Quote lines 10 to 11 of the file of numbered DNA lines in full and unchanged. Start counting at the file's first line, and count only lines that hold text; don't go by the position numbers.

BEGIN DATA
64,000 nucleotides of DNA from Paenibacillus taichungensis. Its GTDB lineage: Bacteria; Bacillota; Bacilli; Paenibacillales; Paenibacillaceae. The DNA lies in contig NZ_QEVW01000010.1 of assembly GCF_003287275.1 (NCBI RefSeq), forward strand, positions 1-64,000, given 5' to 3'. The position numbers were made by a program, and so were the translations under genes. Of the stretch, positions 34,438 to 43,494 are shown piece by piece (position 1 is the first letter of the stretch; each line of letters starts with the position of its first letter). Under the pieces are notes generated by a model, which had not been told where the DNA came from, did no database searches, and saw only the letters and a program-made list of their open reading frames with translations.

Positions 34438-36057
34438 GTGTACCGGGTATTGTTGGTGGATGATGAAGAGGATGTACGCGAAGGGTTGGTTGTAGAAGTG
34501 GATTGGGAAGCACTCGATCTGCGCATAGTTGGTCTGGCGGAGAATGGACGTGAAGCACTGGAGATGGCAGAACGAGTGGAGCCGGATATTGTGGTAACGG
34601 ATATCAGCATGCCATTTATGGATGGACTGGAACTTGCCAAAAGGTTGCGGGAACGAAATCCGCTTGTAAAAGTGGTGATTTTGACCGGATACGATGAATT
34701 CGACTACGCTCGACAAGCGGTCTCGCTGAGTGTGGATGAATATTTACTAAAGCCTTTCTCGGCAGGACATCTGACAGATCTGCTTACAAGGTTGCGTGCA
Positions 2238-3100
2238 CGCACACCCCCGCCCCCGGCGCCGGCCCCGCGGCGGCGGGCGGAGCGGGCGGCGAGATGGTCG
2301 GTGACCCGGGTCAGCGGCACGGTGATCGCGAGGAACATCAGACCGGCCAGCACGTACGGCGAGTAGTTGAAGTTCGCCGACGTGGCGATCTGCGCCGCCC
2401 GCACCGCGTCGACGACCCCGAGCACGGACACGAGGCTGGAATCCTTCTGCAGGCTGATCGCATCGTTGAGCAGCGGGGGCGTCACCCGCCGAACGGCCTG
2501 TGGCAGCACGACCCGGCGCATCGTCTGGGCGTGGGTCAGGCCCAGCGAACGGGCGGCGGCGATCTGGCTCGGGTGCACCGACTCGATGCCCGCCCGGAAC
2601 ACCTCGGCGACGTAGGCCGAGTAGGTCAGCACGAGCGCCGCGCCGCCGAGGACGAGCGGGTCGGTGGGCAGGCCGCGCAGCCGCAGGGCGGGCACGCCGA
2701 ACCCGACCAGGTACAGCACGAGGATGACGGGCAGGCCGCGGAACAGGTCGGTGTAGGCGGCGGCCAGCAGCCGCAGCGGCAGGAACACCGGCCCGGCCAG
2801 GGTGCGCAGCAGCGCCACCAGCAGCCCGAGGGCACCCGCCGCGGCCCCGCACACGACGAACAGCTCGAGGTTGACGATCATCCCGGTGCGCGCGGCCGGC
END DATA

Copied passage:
2401 GCACCGCGTCGACGACCCCGAGCACGGACACGAGGCTGGAATCCTTCTGCAGGCTGATCGCATCGTTGAGCAGCGGGGGCGTCACCCGCCGAACGGCCTG
2501 TGGCAGCACGACCCGGCGCATCGTCTGGGCGTGGGTCAGGCCCAGCGAACGGGCGGCGGCGATCTGGCTCGGGTGCACCGACTCGATGCCCGCCCGGAAC